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Re: Secondary matching of overloaded operator->

From: Steve Thomas <steve.p.thomas_at_[hidden]>
Date: Tue, 15 Jun 2021 12:28:14 -0700
Hi Arthur,

Thank you for your response.

The answers to problems #1 and #2 are related to the important detail.
operator-> will keep going until it resolves to a native pointer type, then
binds whatever is on its RHS to something in the scope of that pointer's
type. This mechanism would not remove anything from this, but would change
the final binding to a function call within the current class scope
instead. So the purpose of calling operator->() is to resolve it to the
pointer type that can then be used in the subsequent lookup. If Pointee::*f
has multiple overloads, it uses whichever one the compiler would have
otherwise bound the name to in the default behavior.

Major problem #3: Yeah, I forgot to include the args in the function
signature when typing it out. It would have to be something like:
    template<typename R, typename... Args>
    T operator->(Pointee* p, R (Pointee::*f)(Args...), Args... args) {
      return (p->*f)(std::forward<Args>(args)...);

Major problem #4: The process here is that the compiler resolves the
chained operator-> calls to a native pointer of type Ptr as before, looks
for the Ptr:: scope binding of whatever's on the RHS, then looks for an
overload using that binding in the current class scope. If it finds the
overload in the current class scope, it calls that, otherwise it binds to
whatever it found in Ptr:: scope as per the default. While there would be
nothing to prevent you from allowing this mechanism to similarly overload
member access to return a modified data member reference, it seems less
useful. The point of this is mostly to allow the container class to perform
transformations on the function call.

Minor problem #5: I don't think arrow proxy solves what I want to do (but
I'll look at it harder). As currently specified, operator-> has to
eventually resolve to a pointer type, then accesses a member or member
function of that type. I don't see a way within the current specification
of, e.g., modifying the return type of the function that it resolves to.

> You certainly don't want `x->y()` to behave subtly differently from
`(*x).y()`. So any solution you come up with must work uniformly for both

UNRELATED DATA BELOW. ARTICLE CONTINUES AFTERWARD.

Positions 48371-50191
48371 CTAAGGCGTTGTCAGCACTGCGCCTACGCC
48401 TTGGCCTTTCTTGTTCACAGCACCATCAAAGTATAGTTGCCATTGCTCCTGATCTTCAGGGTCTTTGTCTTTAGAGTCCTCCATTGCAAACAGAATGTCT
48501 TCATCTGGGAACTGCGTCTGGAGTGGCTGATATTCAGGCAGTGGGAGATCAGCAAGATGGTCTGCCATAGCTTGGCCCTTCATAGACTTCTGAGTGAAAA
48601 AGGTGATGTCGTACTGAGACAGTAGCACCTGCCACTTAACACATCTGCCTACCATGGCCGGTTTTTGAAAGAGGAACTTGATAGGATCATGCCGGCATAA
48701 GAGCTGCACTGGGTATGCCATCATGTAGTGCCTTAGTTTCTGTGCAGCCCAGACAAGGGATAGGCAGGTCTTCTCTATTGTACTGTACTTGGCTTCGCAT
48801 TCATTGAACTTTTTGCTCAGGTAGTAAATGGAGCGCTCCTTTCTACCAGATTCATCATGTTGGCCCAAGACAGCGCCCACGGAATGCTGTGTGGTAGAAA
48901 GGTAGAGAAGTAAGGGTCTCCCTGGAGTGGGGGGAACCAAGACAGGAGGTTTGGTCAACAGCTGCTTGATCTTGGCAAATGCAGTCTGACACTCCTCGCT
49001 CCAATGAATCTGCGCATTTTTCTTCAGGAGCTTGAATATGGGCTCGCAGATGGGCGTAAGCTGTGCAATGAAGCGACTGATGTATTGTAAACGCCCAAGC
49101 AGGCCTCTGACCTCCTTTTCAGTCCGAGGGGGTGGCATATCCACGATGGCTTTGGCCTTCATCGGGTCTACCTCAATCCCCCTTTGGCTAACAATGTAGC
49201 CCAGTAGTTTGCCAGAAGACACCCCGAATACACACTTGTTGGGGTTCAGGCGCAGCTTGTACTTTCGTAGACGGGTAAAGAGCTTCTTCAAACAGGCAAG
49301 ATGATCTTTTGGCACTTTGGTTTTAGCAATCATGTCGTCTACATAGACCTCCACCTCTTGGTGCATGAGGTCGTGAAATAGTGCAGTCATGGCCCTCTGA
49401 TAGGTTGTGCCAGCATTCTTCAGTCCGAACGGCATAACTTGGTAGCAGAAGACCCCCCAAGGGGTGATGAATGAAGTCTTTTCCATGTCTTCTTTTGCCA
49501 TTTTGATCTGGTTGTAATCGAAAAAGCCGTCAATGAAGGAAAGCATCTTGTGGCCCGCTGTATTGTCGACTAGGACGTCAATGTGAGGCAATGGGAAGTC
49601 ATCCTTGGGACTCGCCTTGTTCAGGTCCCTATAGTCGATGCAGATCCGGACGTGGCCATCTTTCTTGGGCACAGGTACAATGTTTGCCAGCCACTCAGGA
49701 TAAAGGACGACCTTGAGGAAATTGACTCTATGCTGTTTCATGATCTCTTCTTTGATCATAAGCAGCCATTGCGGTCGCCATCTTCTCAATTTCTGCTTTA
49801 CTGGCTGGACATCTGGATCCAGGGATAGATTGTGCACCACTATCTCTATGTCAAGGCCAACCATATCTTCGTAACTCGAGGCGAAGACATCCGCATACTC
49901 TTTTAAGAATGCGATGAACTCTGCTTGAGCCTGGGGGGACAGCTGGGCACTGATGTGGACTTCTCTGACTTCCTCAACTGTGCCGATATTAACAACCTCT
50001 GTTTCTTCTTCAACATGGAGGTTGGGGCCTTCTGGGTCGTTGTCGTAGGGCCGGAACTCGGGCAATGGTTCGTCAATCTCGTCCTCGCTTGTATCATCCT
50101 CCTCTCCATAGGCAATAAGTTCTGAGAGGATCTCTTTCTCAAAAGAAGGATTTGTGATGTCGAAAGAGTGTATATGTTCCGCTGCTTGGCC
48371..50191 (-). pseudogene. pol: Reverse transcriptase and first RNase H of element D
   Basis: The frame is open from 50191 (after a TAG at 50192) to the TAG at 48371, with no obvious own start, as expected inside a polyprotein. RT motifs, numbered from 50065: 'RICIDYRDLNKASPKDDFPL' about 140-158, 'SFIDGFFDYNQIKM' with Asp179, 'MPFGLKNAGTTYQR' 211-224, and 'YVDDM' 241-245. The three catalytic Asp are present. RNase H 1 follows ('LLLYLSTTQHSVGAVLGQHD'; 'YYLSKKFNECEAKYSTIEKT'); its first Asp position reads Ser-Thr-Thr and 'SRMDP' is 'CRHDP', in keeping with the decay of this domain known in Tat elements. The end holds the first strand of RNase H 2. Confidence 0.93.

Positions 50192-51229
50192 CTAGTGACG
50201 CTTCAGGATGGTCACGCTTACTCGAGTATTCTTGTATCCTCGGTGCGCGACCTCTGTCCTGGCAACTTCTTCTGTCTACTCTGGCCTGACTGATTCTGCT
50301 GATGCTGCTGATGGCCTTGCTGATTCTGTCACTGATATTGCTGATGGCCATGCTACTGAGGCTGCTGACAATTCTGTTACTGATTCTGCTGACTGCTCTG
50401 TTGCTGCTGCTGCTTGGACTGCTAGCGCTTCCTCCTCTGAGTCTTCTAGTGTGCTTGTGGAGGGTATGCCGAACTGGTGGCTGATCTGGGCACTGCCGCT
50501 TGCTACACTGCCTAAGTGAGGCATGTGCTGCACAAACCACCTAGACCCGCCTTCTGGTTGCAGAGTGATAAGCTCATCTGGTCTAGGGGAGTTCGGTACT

`operator->` and `operator*`.
This is likely the biggest problem, which may well be unsolvable with the
inability to do anything to change the member access operator.

On Tue, Jun 15, 2021 at 9:35 AM Arthur O'Dwyer <arthur.j.odwyer_at_[hidden]>

> On Tue, Jun 15, 2021 at 12:19 PM Steve Thomas via Std-Proposals <
> std-proposals_at_[hidden]> wrote:
>> At the moment, an overloaded operator->() eventually resolves to a
>> pointer of arbitrary type, before calling some method or accessing a data
>> member from the type of that pointer.
>> class SmartPointer {
>> public:
>> Pointee* operator->();
>> };
>> SmartPointer s;
>> s->f(); // Resolves to a Pointee* p, then calls Pointee::*f(p).
> Important detail: If the return type of `SmartPointer::operator->()` is
> not a native pointer type, then the compiler will generate a call to
> *that* type's operator->(), and so on forever or until a native pointer
> type is finally reached.
> I would like to change this, so that instead of immediately
>> calling Pointee::*f(p), we look for a method in the current class scope and
>> if found, call that instead:
>> class SmartPointer {
>> public:
>> Pointee* operator->();
>> template<typename R, typename... Args>
>> T operator->(Pointee* p, R (Pointee::*f)(Args...));
>> };
>> SmartPointer s;
>> s->f(); // Resolves to s.operator-><Pointee>(s->operator(),
>> &Pointee::f);
> Minor problem #1: What's the purpose of calling the zero-argument
> `operator->()` here? Shouldn't this example be more like
> struct SP {
> T *ptr_;
> template<class R, class... As>
> R operator->(R (T::*pm)(As...));
> };
> ?
> Major problem #2: What if `Pointee::f` has multiple overloads?
> Major major problem #3: Show me the implementation of `operator->` above.
> struct SP {
> T *ptr_;
> template<class R, class... As>
> R operator->(R (T::*pm)(As...)) {
> return (ptr_->*pm)(args...); // wait, where the heck did
> these `args...` appear from? How did we get them?
> }
> };
> Major problem #4: What if `Pointee::f` is a data member, or
> pseudo-destructor, or any of the other kinds of things that are allowed to
> appear on the right-hand side of an `->` operator?
> Minor problem #5: Couldn't you achieve your stated goal more easily by
> just making your optional's `operator->` return a proxy object?
> Are you familiar with the "arrow proxy" idiom?
> https://quuxplusone.github.io/blog/2019/02/06/arrow-proxy/
> I think you need some kind of proxy no matter what. You certainly don't
> want `x->y()` to behave subtly differently from `(*x).y()`. So any solution
> you come up with must work uniformly for both `operator->` and `operator*`.
> I suggest you read about arrow_proxy, then see if it completely solves
> your problem, and if not, then come back with a worked example — a complete
> program, with a unit test that "fails now, but would pass if my fantasy
> feature existed." Show the code you'd write using your fantasy feature that
> would make the test pass. Then, people can either show different ways to
> make it pass within today's language, or perhaps they might say "oh yeah, I
> see how that would be useful."
> HTH,
> –Arthur

Received on 2021-06-15 14:28:28